Premature Ovarian Failure

Premature ovarian failure (POF) occurs when your ovaries produce insufficient estrogen or are unable to release eggs regularly. This condition may be caused by several factors including genetic disorders or chemotherapy and often leads to infertility. At our Houston, TX, fertility center, Dr. Sonja Kristiansen can help you determine whether premature ovarian failure is the reason you are unable to conceive as well as provide advanced infertility solutions to help you overcome this challenge. With over 20 years of experience, Dr. Kristiansen can help you achieve your dreams of growing your family.

Premature Ovarian Failure vs. Early Menopause

The term “premature ovarian failure” is often confused with early menopause. However, these two conditions have several fundamental differences. Most significantly, women with POF still ovulate occasionally. Furthermore, in about eight to 10 percent of cases, they can still become pregnant.

Premature ovarian failure is often confused with early menopause because some of the symptoms overlap.

This is because having POF does not always mean there are insufficient follicles, which is a characteristic of early menopause. In fact, nearly half of all women with this condition still have follicles. In this case, the issue stems from an autoimmune dysfunction or a “disconnect” between ovarian function and hormones.

illustration of female reproductive system

Causes of POF

During each menstrual cycle, the pituitary gland releases hormones that trigger the maturation of egg-containing follicles. Generally, one to two follicles reach maturity during every cycle.

Premature ovarian failure occurs when there is a loss of oocytes, or eggs. This can happen for several different reasons, including:

  • Chromosomal defects: Some genetic disorders are directly linked to POF, including Mosaic Turner syndrome and fragile X syndrome.
  • Autoimmune diseases: In some rare cases, the immune system generates antibodies against the ovarian tissue. As a result, the follicles and contained eggs are harmed. This could be triggered by a virus, although the exact cause is unknown.
  • Toxins: Patients who have undergone chemotherapy or radiation are more susceptible to toxin-induced ovarian failure. When this occurs, the genetic material in the cells are damaged. This condition can also be triggered by exposure to chemicals, pesticides, cigarette smoke, and some viruses. 
  • Idiopathic causes: In some cases, despite extensive testing, there is no known cause for premature ovarian failure. 

Potential Risk Factors

Like most conditions, there are certain risk factors that can increase your chances for developing premature ovarian failure. These may include:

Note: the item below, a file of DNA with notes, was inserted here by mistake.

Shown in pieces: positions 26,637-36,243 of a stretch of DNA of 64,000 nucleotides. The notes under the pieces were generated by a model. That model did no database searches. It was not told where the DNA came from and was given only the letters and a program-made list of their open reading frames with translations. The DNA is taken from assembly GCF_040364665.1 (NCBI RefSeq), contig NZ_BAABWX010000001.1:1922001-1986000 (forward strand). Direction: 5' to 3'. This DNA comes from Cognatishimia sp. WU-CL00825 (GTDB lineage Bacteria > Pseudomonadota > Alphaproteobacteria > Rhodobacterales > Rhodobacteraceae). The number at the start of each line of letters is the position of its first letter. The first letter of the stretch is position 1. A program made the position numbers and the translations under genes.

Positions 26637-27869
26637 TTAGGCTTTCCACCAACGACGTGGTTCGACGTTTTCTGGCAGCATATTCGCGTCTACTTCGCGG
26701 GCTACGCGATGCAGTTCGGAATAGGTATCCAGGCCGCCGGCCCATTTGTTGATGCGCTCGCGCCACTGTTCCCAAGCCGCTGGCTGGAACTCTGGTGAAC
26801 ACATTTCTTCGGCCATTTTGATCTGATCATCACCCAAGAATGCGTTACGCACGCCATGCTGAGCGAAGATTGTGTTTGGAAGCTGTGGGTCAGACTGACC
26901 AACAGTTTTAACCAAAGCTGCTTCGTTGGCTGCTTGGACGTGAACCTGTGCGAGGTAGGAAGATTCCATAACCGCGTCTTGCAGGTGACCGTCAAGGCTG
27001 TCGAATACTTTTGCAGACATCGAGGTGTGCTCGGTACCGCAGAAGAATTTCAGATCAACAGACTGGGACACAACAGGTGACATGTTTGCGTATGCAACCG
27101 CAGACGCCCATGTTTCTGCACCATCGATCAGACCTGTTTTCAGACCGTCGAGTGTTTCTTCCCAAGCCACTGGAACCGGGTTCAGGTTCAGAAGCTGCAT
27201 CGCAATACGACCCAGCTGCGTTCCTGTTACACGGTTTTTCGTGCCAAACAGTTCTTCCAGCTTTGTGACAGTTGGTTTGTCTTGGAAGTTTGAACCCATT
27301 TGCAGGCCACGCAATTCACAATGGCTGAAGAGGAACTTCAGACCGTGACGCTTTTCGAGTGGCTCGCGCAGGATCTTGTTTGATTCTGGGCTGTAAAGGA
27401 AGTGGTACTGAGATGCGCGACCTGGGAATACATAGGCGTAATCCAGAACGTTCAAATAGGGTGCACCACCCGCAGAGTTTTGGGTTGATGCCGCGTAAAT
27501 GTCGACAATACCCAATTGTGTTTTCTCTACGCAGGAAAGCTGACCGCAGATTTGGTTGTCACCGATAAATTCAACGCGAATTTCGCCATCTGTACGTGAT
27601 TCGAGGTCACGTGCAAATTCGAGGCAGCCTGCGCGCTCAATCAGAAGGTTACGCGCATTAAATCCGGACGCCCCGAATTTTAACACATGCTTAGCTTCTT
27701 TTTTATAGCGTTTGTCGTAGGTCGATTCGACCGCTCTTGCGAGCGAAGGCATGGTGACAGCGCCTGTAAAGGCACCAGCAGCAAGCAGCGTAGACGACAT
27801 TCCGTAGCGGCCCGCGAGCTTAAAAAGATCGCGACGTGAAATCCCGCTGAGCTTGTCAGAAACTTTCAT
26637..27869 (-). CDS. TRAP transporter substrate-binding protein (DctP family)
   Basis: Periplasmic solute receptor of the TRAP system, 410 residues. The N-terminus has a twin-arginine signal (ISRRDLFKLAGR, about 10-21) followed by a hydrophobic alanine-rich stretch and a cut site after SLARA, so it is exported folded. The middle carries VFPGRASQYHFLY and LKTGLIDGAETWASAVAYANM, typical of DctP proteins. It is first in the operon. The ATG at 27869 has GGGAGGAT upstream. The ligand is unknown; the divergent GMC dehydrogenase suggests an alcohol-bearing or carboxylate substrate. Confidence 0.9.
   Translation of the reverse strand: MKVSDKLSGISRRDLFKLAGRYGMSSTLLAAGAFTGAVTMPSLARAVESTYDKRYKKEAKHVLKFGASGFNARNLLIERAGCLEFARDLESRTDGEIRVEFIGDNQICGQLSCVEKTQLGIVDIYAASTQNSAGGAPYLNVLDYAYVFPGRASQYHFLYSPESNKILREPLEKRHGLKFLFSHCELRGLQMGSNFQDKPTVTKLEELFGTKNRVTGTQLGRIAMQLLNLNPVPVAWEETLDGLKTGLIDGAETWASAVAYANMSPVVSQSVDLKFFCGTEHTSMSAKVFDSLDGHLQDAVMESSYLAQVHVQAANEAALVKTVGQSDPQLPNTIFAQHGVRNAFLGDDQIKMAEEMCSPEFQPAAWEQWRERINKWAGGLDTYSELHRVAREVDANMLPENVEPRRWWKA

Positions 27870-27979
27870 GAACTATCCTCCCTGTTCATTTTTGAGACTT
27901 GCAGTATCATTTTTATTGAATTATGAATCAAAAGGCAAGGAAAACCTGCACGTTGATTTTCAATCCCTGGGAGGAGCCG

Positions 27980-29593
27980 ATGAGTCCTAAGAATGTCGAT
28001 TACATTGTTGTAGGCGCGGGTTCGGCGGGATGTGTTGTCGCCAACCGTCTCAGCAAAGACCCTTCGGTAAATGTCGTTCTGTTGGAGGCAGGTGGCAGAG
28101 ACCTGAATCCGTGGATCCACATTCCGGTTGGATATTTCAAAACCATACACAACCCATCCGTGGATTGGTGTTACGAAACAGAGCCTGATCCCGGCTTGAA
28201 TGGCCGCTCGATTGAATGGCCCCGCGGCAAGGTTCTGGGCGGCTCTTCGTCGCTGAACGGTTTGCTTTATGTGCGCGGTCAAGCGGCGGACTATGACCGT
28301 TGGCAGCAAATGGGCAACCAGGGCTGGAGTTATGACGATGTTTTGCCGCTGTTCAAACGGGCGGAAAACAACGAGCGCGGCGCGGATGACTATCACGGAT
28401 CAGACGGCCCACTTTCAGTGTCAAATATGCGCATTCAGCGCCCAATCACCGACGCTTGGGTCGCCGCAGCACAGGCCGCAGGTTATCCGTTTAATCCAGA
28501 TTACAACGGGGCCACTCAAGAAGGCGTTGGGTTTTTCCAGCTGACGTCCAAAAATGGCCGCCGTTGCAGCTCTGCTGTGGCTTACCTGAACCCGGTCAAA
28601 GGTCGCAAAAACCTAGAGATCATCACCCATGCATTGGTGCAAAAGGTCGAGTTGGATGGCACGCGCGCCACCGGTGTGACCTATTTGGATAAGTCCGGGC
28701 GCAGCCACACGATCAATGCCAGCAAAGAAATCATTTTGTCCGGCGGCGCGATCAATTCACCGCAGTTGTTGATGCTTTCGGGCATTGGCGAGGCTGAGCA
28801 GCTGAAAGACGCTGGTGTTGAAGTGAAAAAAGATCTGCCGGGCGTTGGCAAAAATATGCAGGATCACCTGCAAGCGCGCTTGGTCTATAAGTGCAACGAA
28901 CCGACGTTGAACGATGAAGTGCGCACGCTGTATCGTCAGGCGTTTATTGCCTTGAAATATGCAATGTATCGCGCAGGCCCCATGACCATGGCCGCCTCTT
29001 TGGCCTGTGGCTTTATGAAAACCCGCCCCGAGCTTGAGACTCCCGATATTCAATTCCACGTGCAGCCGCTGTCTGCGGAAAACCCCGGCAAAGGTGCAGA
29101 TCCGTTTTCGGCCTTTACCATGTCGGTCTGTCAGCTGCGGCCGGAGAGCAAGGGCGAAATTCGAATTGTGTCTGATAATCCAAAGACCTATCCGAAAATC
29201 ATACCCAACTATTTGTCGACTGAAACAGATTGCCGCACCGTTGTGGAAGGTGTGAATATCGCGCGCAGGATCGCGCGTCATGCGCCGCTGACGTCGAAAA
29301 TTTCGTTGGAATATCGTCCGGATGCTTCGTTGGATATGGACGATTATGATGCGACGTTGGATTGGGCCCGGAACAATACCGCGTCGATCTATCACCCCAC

• Family history: Individuals who have immediate family members with POF are at a higher risk for developing the disorder themselves.
  • Age: POF can be present in women of all ages. However, the condition is more common in patients between the ages of 35 and 40.
  • History of ovarian surgeries: Women who have undergone ovarian surgeries to treat conditions such as endometriosis have an increased risk of POF. 

Common Symptoms

Premature ovarian failure is often confused with early menopause because some of the symptoms overlap. For example, women with POF may experience:

  • Hot flashes
  • Vaginal dryness
  • Night sweats
  • Irritability
  • Irregular periods
  • Difficulty concentrating
  • Decreased sex drive

We perform comprehensive infertility testing at our practice to help determine the cause of your symptoms and identify possible treatment options.

Treatment and Infertility Solutions

In most cases, premature ovarian failure is treated as an estrogen deficiency. The most common approaches to the treatment of infertility caused by POF include:

  • Estrogen therapy: Hormone therapy using estrogen and progesterone can alleviate symptoms such as hot flashes and night sweats and help prevent the development of osteoporosis. Adding progesterone to the estrogen can help protect the endometrium from precancerous conditions.
  • Calcium and vitamin D supplements: Because vitamin D deficiency is common in women with POF, many doctors recommend a daily supplement. Calcium supplements will mostly likely be necessary as well. Vitamin D and calcium are essential for halting the development of osteoporosis. Before beginning this type of treatment, your doctor may recommend bone density testing for accurate dosage.

During a consultation at our practice, Dr. Kristiansen can help identify the root cause of POF and design a personalized plan to treat it accordingly. She can also discuss the options available to you for building your family, such as in vitro fertilization (IVF), egg donation, or adoption.

Find a Solution

If you are experiencing irregular periods, night sweats, irritability, or other symptoms of POF, schedule a consultation at the Houston Fertility Center.

Dr. Sonja Kristiansen

Houston Fertility Center

Dr. Sonja Kristiansen is the founder and Medical Director of Houston Fertility Center. She is a board-certified Reproductive Endocrinologist Infertility (REI) specialist who is proud to help hopeful parents fulfill their dreams of having children. Our center is affiliated with the:

  • American College of Obstetricians and Gynecologists
  • American Society for Reproductive Medicine
  • Texas Medical Association

We provide convenient care for patients from greater Houston and visitors from out of town. For more information about our services, contact our office online or call (713) 225-5375 today.

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